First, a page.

DETROIT (AP) -- The fans in Detroit booed the officials during the opening coin toss, then again when the game's first flag was thrown.
That turned out to be a penalty on Minnesota, but by the end of the fourth quarter, the crowd had plenty of other reasons to be annoyed.
The officials weren't the story of this game. The Lions lost because they couldn't stop Dalvin Cook, Stefon Diggs, Kirk Cousins and the rest of the Minnesota offense. The Vikings rolled up 503 yards in their 42-30 victory Sunday, handing Detroit its third straight loss.
The Lions were on the wrong end of some questionable calls late in their 23-22 loss at Green Bay on Monday night. Their fans came ready to vent their frustration against Minnesota, but quarterback Matthew Stafford said that reaction didn't affect the players much.
"It doesn't have any effect on me, I don't think it does on the guys on our team," Stafford said. "You can ask the refs if it affects them, I don't know, but I think they're pretty used to it, probably, too. We've just got to go play the game. I understand people are upset at certain times for whatever reason, but for us, what we can control is scoring, not letting them score -- and we didn't do a good enough job of that today."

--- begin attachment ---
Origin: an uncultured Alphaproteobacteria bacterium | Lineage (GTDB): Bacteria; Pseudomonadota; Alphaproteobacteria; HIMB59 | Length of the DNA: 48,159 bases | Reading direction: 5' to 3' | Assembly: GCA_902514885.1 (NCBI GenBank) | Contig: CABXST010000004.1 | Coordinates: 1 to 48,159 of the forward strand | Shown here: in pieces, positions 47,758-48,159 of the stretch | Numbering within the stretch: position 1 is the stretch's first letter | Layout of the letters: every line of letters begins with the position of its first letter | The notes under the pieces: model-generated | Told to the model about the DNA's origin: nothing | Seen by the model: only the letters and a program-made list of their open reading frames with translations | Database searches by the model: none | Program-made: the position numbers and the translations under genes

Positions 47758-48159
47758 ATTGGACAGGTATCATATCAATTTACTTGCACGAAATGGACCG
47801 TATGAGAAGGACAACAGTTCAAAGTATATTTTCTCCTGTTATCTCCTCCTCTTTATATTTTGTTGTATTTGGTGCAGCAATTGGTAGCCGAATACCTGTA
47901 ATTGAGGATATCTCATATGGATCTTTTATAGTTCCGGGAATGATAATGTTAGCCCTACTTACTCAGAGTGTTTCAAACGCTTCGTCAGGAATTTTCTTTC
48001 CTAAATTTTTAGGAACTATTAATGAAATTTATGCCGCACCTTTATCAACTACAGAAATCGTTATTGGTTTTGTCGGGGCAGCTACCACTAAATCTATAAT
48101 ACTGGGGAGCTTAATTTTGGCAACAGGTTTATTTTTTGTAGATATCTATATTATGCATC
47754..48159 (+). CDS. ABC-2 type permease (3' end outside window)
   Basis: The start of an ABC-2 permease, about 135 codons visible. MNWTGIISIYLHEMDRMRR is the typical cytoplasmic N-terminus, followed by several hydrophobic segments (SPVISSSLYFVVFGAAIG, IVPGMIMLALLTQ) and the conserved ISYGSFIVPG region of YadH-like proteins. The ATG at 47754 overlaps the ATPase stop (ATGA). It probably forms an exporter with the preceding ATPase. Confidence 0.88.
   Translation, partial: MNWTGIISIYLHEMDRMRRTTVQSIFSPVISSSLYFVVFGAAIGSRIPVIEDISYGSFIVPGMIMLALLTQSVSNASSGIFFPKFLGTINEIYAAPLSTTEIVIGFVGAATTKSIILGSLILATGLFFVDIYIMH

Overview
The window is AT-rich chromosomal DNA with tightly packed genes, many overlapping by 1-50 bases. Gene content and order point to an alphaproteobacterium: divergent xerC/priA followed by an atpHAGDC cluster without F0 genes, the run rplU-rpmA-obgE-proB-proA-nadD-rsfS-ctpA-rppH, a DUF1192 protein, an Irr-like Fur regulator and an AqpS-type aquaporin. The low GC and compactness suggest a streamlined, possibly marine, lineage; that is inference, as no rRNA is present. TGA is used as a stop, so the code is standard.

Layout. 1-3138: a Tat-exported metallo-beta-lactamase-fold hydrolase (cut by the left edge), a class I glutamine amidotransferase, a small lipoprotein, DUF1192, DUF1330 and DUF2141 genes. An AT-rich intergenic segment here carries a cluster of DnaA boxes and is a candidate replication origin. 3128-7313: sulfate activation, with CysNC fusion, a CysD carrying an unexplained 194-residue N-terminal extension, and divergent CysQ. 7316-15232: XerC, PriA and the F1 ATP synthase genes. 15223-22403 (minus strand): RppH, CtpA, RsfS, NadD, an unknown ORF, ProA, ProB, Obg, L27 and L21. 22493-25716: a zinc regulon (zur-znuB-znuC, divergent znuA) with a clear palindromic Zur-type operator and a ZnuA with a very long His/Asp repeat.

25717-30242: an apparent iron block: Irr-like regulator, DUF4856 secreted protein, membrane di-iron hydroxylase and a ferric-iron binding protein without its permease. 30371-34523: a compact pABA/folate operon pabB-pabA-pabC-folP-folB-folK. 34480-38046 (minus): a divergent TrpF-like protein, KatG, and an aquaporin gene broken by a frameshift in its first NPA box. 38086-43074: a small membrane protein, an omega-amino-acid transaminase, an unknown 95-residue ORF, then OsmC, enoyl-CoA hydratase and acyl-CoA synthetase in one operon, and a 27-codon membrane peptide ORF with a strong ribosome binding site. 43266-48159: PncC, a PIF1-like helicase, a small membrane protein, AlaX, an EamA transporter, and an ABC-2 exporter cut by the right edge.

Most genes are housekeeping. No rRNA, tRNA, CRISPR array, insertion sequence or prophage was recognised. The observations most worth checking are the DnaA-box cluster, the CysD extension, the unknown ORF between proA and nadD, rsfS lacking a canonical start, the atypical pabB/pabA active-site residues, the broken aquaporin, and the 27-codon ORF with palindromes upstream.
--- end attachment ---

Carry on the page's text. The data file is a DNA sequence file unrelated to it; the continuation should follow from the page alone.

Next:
Stafford become the fastest quarterback to reach 40,000 yards passing, eclipsing the mark in his 147th game. He threw four touchdown passes, all to Marvin Jones, but the Lions allowed easily their highest point total of the season.
Cook ran for 142 yards, and Cousins threw for 337 and four touchdowns. A 66-yard pass to Diggs set up a late insurance touchdown that helped seal the victory.
Detroit was unbeaten through three games before this current losing streak. The Lions lost a close game at home to Kansas City -- no shame in that -- and then fell on the road in controversial fashion to the Packers. In this game, they were simply outplayed.
The defense in particular had problems. Cousins wasn't sacked a single time, and Cook was terrific.
Detroit defensive end Trey Flowers was asked if he thought the Lions would play angrier, given the nature of their loss to Green Bay.
"You don't really stand on emotions. You stand on fundamentals and hard work," he said. "So, whether emotions were high or low today, it all goes back to the fundamentals that you prepare with. It all goes back to the technique and things like that. It's just one of those deals that whatever happened last week, you can't let it carry over to today, whether that's anger or sorrow."
The Lions were feisty at the end, when there was some pushing and shoving as Minnesota tried to kneel out the clock, but by then it was much too late. If Detroit tried at all to use the loss to the Packers as fuel, it didn't seem to matter much.
"I don't think the frustration or really the emotion of playing the game is ever wiped out. I think the emotion gets carried through this game from year to year, play to play, week to week, decade to decade, if you're in it that long," Lions coach Matt Patricia said. "But from a rally cry or anything like that, you just want to make sure that you're not focusing on or paying too much attention to the wrong thing."